Mold and Thyroid: How Mold Can Trigger Hashimoto’s

Mold and Thyroid: How Mold Can Trigger Hashimoto
October 6, 2020

Autoimmune diseases like Hashimoto’s often have an overwhelming effect on your health. One of the most alarming and misleading factors that contribute to the development of Hashimoto’s is mold.

Can Mold Exposure Affect Thyroid Health?

Yes, mold exposure can affect your thyroid health because continuously growing mold spores produce toxic mycotoxins. Though mold exposure in small amounts does not present any significant health problems in healthy individuals, individuals suffering from an autoimmune condition can experience serious health concerns if exposed to mold.

How Can Mold Trigger Hashimoto’s?

Mold is an often overlooked autoimmune stressor. This type of prolonged stress on a person’s immune system can trigger certain autoimmune disorders such as Hashimoto’s. Additionally, mold infections of the sinus encourage intestinal permeability, or leaky gut, a powerful trigger for autoimmune diseases like Hashimoto’s. And as far as Hypothyroidism and Hyperthyroidism are concerned, mold can cause both.

Can Mold Cause Hormonal Imbalance?

Yes. Mold can affect hormones like cortisol and estrogen in your body. It puts added stress on adrenal glands and causes cortisol levels to spike. It can mimic estrogen and cause a hormonal imbalance leading to several health issues such as fatigue, weight gain, headaches, brain fog, depression, etc.

Also Read – Thyroid Disease: Do You Have a Scalloped Tongue?

Toxic and Non-Toxic Mold: What’s the Difference

Not all types of molds are dangerous. Many molds are used as nutrient-rich foods and are helpful for pharmaceutical applications. The main difference between toxic molds and non-toxic molds is that toxic ones produce harmful mycotoxins. Exposure to mycotoxins can cause immune malfunction, neurological dysfunction, chronic inflammation, and increase the risk of Hashimoto’s.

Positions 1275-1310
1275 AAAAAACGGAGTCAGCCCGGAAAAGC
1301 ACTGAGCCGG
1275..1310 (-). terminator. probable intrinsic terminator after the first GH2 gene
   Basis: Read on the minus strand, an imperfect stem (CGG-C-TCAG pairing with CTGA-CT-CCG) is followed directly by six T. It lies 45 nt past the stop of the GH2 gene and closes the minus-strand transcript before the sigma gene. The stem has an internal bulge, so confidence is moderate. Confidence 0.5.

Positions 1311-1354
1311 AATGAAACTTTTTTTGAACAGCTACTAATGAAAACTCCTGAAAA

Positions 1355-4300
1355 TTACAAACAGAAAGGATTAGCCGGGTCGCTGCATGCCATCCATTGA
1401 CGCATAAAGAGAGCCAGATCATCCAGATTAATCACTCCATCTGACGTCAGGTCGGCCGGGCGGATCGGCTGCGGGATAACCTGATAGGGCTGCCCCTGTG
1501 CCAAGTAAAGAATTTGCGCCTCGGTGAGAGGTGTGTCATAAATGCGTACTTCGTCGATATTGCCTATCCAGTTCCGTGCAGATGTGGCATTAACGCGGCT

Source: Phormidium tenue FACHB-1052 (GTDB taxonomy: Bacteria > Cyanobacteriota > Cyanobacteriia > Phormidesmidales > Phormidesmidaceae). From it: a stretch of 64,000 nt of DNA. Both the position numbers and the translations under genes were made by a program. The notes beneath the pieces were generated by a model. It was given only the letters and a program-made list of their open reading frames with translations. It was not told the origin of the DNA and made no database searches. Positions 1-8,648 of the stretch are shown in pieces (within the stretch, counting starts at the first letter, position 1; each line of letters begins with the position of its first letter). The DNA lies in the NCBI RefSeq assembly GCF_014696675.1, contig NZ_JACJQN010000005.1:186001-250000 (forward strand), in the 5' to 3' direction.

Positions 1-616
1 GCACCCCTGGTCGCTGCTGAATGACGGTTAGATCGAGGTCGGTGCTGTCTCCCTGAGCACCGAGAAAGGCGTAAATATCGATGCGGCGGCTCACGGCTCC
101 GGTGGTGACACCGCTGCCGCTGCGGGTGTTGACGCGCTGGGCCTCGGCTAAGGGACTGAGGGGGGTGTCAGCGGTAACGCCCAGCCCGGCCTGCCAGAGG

Is Mold an Endocrine Disruptor?

Yes. Mold is considered a major endocrine disruptor that can trigger thyroid disorders that can go unnoticed for years.

Also Read – Which Chemicals Cause Thyroid Problems?

Mold and Thyroid: Common Thyroid Problems

Diagnosing thyroid dysfunction due to mold exposure is difficult, especially by checking your TSH levels to diagnose your thyroid condition. Mold exposure often leads to a thyroid lab pattern called non-thyroidal illness syndrome. To diagnose this condition, you need lab tests, including reverse T3 and free T3.

Mold: Potential Root Cause of Symptoms

Researchers have found that the endothelial cells that form the blood-brain barrier can become compromised by molds. Any damage to the blood-brain barrier allows substances to cross into the brain and damage the neurons, causing sensitivities towards exposure to various substances, ranging from air fresheners to wood smoke.

How is Mold Poisoning Treated?

Usually, mold poisoning symptoms will disappear as soon as you eliminate mold from your surroundings. Different over-the-counter nasal sprays are available to reduce any lingering airway inflammation. Antihistamines and decongestants can help to calm any swelling and inflammation. If needed, you can also take allergy shots to control the symptoms.

If you are looking for a high-quality thyroid treatment center, call us at 843-572-1600 or schedule an appointment with our experts today. Contact us if you want to know more about preventing thyroid conditions.

Also Read – Hypothyroidism vs. Hyperthyroidism: What’s the Difference?